We all deserve kindness. We all deserve respect. The world is a tough place. The odds are generally not in our favor. The cards are usually stacked against us. I am not saying that you must like everyone or be everyone’s friend. Some people are just difficult to get along with. But simple acts of kindness go a long way. And this is especially true in the workplace. As humans, we have progressed and changed the world through medical and technological innovations. We have broken barriers and achieved things only capable in this day and age. But, we have lost a part of our innermost identity: our sense of compassion for others. We have lost the ability to see each other as people and fellow travelers of this shared world. Now, I am not a philosopher or student of the humanities. I am not the most religious person anymore. What I do believe is in our own small ways, we have countless daily opportunities to change the direction of the human race. We are given numerous chances to put humanity back on the right track and create the kind of world we would want to leave to our children and our grandchildren.

Empathy and compassion is crucial to positive customer experiences. But this transcends business. We all want to be treated as we hopefully treat others.

This world is not an easy place to live in. At the time of this writing, a major worldwide pandemic has taken root in virtually every country, including my own. We are seeing the worst of humanity unfold. Like millions of Americans, I have watched people be incredibly selfish, hoarding and buying up all the supplies in stores, in turn leaving the rest of us to fend for ourselves. But I have also seen the incredibly good we can produce. I have witnessed groceries being left anonymously on the doors of the elderly. I have seen people be extra generous to the homeless. We have seen the best and the worst of each other. Throughout my life, I have endured many personal trials. I have been fired for being homeless. I have no family. I have been abused by employers and business owners. I have been on the verge of suicide more times than I care to count, and I have buried my pain in alcohol. Despite all I have been through, I still have faith. I have faith in you, the readers of this article and my books. I know people can be difficult and even evil sometimes. It is hard to find the humanity in people who do horrible and unthinkable things. But kindness has to start somewhere. I recall a very basic hymn the children of my church use to sing:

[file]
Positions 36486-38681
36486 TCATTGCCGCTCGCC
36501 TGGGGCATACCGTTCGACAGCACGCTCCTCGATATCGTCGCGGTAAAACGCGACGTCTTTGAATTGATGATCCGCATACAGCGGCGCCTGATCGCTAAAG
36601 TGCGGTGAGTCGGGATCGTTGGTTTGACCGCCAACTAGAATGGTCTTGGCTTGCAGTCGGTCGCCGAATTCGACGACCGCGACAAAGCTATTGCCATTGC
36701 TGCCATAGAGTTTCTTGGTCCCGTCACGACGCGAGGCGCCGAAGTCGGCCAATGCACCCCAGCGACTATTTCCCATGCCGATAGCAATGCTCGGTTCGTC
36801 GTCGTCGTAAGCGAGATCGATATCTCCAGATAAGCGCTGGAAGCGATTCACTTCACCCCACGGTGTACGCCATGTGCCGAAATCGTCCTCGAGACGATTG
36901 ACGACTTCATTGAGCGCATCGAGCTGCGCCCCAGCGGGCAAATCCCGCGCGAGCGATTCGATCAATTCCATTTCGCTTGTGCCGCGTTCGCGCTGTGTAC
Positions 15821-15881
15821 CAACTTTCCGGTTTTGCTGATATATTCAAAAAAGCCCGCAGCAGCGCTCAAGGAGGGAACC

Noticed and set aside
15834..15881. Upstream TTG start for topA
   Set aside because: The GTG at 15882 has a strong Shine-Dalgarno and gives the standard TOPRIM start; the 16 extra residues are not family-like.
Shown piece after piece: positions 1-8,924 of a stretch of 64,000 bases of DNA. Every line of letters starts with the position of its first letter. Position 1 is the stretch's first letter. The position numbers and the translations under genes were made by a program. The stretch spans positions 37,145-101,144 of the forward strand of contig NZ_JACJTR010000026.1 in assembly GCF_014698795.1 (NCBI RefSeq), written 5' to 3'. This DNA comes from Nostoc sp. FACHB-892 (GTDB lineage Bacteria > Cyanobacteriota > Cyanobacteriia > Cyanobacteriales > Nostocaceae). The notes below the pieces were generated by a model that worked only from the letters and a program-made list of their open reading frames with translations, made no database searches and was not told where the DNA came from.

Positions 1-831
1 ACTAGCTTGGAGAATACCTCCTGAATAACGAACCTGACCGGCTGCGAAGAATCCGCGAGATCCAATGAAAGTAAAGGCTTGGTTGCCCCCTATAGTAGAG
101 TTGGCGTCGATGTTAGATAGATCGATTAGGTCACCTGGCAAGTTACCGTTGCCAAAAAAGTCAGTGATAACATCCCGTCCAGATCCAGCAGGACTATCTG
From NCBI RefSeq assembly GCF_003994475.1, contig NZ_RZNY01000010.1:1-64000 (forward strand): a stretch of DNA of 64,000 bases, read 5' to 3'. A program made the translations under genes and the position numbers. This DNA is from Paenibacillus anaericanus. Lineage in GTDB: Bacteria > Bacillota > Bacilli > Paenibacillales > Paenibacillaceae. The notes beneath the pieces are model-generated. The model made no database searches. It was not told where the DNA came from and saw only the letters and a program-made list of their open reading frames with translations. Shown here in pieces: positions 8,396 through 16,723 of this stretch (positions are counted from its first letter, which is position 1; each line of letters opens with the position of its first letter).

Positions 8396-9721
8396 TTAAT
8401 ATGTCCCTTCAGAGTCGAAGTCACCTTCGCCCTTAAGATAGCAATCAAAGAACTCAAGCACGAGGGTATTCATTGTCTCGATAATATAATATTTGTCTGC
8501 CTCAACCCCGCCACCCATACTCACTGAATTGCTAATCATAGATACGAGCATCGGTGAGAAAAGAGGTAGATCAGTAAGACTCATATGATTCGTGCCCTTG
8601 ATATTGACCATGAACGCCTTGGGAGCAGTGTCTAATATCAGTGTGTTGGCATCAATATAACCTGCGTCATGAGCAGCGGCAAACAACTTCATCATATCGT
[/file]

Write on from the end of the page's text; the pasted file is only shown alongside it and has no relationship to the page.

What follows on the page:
“I want to be kind to ev’ryone, for that is right, you see. So I say to myself, ‘Remember this: Kindness begins with me’.”

Poet Roy Stolworthy says, “a stranger is just a friend you have not met”. Customers are strangers, but they are also real people. Employees are real people too. We all share this small planet. We are more connected than we are divided. We all want to be happy. We all want the best for our children. We all cry when we are hurt. We get angry when we are mistreated. We all struggle with some things and excel at others. We all have unique and beautiful talents. You can be the change you want to see in the world. What better place to start than how you treat customers and employees!

My hope is you will take away one message from my books and my articles: be kind to yourself and to each other. Whatever you do in life, do it with passion, excellence and integrity. And most of all, let love guide you every step of the way. About the Author Bryan Horn is a customer experience trainer and corporate culture development expert. He has 16 years of experience as a financial services manager. He has been homeless, jobless, and everywhere in between. He brings real-world applications and stories that relate to every culture and industry.

He is the author of the internationally successful book The Customer Service Revolution: 8 Principles That Will Change the Way Companies Think About the Customer Experience and the Employees Who Work for Them and is currently publishing his second book Get Your Stuff and Get Out! Why Customer Service Sucks and How We Can Make It Great Again! Bryan is the founder of CX Solutions, a customer experience training consulting firm. He resides in Salt Lake City, UT.

For more information, please visit www.thecsrevolution.com.